July 14, 2024

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Revlon Launches Mental Health Awareness Month Partnership

7 min read
Revlon Launches Mental Health Awareness Month Partnership

Revlon Partners With Mental Health Company Real For Mental Health Awareness Month

Whoever said that self-care is selfish clearly didn’t understand the importance of mental wellness. In time for Mental Health Awareness Month, Revlon announced their partnership with mental healthcare company Real to raise awareness around the importance of prioritizing your mental and emotional wellbeing while challenging and crumbling the stigma behind self-care. Through this partnership, the brands have come together to provide affordable and accessible mental health resources in order to allow folks the opportunity to practice mental wellness on a daily. Both Real and Revlon aim “to celebrate the positive impacts of beauty on mental health like self-expression and self-soothing rituals,” while “unpacking the ways beauty standards and expectations have a negative impact on mental health,” read the official press release sent to ESSENCE.

“This initiative explores the intersection of beauty and mental health – both the important parts of self-care and self-expression as well as the negative impact specific beauty standards and messaging can have,” Real founder and CEO Ariela Safira told ESSENCE. “Our goal is to make people feel seen and heard wherever they are on their mental health journey while providing direct access to affordable, clinically-effective tools and resources through Real. Through the end of June, consumers can access a special Revlon x Real discount, receiving a free month off a monthly membership or three months off a six-month membership.”

As for the affordable resources, Revlon General Manager Chandra Coleman believes that the partnership is putting the right foot forward in an effort to provide mental health and wellness education and tools, especially to communities of color. “For many, affordable tools and mental health resources are not so easy to find. We felt it was so important to work with a company that not only makes it easy but accessible to a wide variety of people,” Coleman told ESSENCE about the impact of Revlon’s partnership with Real. “Everyone deserves to be their best selves, so if we can make a difference for one person who otherwise would not have been exposed to resources that can help, then it is important and worthwhile.”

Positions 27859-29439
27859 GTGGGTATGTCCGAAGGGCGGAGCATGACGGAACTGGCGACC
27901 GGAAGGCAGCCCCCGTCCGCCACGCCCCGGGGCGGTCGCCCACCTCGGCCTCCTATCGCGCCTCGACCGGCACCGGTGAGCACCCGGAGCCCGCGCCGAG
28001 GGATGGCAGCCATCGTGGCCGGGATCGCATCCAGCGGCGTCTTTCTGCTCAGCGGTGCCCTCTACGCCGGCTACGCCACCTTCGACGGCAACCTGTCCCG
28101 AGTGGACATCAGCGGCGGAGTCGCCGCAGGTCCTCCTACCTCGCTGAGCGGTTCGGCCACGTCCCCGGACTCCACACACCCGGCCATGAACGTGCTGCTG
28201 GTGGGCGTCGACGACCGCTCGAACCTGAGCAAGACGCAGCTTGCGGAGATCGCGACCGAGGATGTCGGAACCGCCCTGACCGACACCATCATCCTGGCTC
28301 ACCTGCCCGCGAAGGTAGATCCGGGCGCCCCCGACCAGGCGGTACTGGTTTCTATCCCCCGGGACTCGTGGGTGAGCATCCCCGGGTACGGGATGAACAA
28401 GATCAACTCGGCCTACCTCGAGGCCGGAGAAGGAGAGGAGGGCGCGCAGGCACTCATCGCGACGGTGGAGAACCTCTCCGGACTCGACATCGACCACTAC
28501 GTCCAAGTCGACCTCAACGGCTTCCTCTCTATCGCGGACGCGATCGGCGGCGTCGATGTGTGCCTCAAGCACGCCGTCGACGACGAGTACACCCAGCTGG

For Mental Health Awareness Month, ESSENCE chatted with Safira and Coleman about the inspiration behind Revlon and Real’s partnership, the inclusion of beauty and self-care in conversations about mental wellness, and how to destigmatize the notion of self-care being selfish.

ESSENCE: What inspired the partnership between Revlon and Real, and what is the goal of the “Caring For Your Mental Wellness Is Beautiful” campaign? 

Chandra Coleman: “We decided to launch this campaign with Real to bring awareness and celebrate the positive impacts of beauty on mental health. We felt this campaign would be a great way to acknowledge both the positive and negative impacts of beauty on mental health and offer solutions by bringing to light the ways that self-expression and beauty can positively impact mental health, as well as acknowledging the unrealistic and unattainable beauty standards and expectations which negatively impact mental health. The main goal of our “Caring For Your Mental Wellness Is Beautiful” campaign is to raise awareness about the importance of taking care of your mental and emotional health and ultimately help to reduce the stigma surrounding it.”   

ESSENCE: What is the importance of providing access to affordable tools and mental health resources, especially when it comes to POC? 

Ariela Safira: It is absolutely critical! Unfortunately, we only have enough therapists in this country for 7% of Americans to have access to care. What’s more, therapy costs an average of $200-250 per week — inaccessible to the majority of Americans, even though more than 50% of Americans will suffer from a diagnosable mental health disorder at some point in their lives. Furthermore, overall, 84% of psychologists are white—only 4% are Black, only 4% are Hispanic, and less than 1% are Asian which has resulted in a field that makes it difficult for people of color to access culturally competent care. At Real, we’re proud to offer affordable, clinically-effective mental health membership that meets people where they are, for less than $24 a month. Members can anonymously access care at a time and in a place that feels most safe for them. 

ESSENCE: What’s the importance of including beauty, self-love, and self-care in conversations about mental health?